The Stock Market Channel of Monetary Policy

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1999

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Abstract

argues that the stock market is an important channel of monetary policy. Monetary policy affects real economic activity because inflation levies a property tax on stocks in addition to an income tax on dividend payments. Inflation thus taxes stocks more heavily than it does bonds. Households alter their required rate of return as inflation changes, and firms adjust production in order to satisfy their shareholders` demands. As the stock market channel grows in importance, the appropriate intermediate target for the central bank is the price level, with price stability being the ultimate goal.

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Scholars@Duke

Fullenkamp

Connel Fullenkamp

Professor of the Practice of Economics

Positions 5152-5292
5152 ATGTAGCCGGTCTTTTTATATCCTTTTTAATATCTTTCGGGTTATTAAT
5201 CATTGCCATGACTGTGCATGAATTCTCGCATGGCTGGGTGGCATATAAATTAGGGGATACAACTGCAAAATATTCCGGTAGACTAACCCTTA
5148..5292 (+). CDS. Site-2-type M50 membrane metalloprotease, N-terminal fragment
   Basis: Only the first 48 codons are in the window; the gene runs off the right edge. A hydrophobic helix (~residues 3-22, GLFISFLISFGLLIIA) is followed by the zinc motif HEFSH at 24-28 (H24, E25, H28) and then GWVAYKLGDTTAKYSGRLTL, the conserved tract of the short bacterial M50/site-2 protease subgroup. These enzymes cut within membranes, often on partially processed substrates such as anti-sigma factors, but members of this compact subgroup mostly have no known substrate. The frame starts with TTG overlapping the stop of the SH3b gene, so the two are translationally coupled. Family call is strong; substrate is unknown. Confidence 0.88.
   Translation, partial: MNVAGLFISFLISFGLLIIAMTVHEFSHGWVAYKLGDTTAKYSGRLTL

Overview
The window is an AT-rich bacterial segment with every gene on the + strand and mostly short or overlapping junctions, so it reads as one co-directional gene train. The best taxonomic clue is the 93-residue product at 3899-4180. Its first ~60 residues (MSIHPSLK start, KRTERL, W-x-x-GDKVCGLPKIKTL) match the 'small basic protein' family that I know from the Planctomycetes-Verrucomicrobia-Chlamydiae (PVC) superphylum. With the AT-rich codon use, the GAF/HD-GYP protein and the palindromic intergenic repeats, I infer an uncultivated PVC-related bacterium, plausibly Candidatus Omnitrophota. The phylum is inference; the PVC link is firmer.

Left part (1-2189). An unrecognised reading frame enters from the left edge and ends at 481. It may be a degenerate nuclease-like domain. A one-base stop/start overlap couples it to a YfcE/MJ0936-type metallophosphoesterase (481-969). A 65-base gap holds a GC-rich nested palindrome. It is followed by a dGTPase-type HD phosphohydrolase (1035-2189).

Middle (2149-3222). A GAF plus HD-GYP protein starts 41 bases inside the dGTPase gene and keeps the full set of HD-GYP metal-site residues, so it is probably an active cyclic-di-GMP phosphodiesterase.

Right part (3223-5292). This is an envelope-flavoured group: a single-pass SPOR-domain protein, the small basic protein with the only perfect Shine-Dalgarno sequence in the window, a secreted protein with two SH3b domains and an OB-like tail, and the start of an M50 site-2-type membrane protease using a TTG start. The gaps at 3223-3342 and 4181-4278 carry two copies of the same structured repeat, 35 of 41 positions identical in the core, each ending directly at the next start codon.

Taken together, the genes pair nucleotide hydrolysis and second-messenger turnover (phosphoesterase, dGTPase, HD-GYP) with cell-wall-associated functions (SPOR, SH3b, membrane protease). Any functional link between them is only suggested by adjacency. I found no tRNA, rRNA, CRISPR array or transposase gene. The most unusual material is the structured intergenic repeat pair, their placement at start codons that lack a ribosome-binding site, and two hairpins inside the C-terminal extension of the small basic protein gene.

Professor Fullenkamp specializes in the investigation of financial market development and regulation of financial markets. His projects often involve the exploration of such variables as immigrant worker remittances, economic policy, and the development of countries. His completed papers have appeared in various leading academic journals, including The Cato Journal, the Journal of Banking and Finance, the Review of Economic Dynamics, and the Review of Economics and Statistics. Titles of his publications include, “Capital Trading, Stock Trading, and the Inflation Tax on Equity” with Scott Baier, Charles Carlstrom, Ralph Chami, Thomas Cosimano, and Timothy Fuerst; “Assessing Individual Risk-Attitudes Using Field Data from Lottery Games” with Rafael Tenorio and Robert Battalio; “Are Immigrant Remittance Flows a Source for Capital Development” with Ralph Chami and Samir Jahjah; and more. Professor Fullenkamp is currently focusing his studies on the impact of immigrant remittances on economic growth and the framework for financial market development.


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